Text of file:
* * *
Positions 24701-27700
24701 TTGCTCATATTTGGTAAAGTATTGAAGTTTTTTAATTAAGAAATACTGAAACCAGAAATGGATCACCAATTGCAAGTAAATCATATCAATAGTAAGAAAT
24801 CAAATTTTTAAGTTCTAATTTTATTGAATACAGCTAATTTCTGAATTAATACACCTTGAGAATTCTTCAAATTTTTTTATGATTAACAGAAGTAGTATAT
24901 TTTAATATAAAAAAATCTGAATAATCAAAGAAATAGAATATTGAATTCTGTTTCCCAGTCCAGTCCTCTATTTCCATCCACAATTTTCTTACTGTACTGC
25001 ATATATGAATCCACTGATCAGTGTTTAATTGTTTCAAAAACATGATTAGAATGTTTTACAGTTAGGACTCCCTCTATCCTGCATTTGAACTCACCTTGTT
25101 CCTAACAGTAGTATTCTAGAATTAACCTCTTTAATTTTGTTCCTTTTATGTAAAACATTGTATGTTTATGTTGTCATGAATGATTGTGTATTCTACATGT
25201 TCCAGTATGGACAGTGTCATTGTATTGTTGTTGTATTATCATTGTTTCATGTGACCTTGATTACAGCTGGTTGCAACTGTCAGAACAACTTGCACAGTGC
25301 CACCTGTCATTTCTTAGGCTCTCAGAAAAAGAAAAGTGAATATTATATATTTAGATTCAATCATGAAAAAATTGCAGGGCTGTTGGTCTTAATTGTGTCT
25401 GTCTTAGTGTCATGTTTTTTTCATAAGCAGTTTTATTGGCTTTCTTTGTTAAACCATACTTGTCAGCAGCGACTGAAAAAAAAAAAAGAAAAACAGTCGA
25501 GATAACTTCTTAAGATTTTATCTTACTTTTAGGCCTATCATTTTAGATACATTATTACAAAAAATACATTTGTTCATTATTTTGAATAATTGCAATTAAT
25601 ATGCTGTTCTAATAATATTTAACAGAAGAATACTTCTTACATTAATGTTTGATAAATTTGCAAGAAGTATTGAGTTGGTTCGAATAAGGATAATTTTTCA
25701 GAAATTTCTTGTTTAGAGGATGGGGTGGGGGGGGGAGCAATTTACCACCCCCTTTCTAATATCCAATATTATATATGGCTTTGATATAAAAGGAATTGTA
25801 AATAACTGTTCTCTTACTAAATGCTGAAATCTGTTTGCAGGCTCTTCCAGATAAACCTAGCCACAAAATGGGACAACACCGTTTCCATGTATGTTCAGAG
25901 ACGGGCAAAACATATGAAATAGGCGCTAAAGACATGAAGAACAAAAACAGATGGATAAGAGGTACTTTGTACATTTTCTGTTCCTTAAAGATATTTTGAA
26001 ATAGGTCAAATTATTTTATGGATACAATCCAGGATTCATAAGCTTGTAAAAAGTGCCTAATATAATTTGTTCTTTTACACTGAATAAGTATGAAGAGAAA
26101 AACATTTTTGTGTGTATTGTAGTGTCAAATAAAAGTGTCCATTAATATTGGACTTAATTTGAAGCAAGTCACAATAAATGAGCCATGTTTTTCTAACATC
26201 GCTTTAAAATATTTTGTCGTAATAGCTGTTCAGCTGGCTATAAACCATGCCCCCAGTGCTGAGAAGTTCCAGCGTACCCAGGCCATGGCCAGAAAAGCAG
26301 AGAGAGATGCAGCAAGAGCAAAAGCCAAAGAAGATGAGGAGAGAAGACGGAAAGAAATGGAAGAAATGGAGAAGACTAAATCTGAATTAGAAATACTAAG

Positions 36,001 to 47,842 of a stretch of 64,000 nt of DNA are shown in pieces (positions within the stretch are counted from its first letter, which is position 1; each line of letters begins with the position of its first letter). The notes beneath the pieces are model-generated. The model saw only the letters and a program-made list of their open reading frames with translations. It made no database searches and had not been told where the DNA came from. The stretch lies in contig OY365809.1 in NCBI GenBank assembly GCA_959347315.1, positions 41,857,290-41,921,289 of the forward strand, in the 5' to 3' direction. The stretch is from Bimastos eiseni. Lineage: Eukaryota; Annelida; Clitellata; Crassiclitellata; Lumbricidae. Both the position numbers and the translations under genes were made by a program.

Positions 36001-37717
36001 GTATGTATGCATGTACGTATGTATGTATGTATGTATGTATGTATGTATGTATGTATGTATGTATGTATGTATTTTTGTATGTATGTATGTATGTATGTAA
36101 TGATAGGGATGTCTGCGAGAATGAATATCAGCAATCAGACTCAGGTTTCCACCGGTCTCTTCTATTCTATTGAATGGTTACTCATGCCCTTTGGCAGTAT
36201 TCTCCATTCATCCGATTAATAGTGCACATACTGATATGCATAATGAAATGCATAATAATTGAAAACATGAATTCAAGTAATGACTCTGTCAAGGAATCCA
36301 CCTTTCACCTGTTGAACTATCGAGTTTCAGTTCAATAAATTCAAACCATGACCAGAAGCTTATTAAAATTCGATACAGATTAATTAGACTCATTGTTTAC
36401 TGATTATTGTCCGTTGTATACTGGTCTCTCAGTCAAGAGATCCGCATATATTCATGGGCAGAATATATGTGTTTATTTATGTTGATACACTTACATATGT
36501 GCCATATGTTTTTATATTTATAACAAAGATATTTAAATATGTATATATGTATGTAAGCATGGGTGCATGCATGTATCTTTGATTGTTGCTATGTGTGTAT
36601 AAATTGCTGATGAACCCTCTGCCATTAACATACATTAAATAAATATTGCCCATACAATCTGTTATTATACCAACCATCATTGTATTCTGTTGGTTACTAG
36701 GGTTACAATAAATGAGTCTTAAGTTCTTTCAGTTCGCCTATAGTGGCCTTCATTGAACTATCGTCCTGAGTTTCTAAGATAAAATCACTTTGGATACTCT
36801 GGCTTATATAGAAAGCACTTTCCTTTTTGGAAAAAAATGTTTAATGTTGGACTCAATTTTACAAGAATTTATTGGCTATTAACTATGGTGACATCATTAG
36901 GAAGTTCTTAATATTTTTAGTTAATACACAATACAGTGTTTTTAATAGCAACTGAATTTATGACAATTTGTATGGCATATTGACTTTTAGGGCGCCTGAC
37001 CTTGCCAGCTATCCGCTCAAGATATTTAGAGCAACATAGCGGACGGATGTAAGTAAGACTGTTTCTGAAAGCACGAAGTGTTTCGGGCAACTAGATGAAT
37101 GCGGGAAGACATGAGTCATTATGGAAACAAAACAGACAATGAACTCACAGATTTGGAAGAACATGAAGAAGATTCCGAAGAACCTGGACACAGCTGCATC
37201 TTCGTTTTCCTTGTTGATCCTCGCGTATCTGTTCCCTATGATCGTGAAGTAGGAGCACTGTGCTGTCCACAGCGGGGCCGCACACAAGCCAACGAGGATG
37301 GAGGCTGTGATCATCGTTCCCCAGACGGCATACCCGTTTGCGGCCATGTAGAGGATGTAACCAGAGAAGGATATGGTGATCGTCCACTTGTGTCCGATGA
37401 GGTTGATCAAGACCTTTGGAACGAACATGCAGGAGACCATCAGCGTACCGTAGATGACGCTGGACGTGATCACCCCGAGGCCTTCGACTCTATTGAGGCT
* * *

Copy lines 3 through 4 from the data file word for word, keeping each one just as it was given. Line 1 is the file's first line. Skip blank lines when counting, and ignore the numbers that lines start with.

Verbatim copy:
24801 CAAATTTTTAAGTTCTAATTTTATTGAATACAGCTAATTTCTGAATTAATACACCTTGAGAATTCTTCAAATTTTTTTATGATTAACAGAAGTAGTATAT
24901 TTTAATATAAAAAAATCTGAATAATCAAAGAAATAGAATATTGAATTCTGTTTCCCAGTCCAGTCCTCTATTTCCATCCACAATTTTCTTACTGTACTGC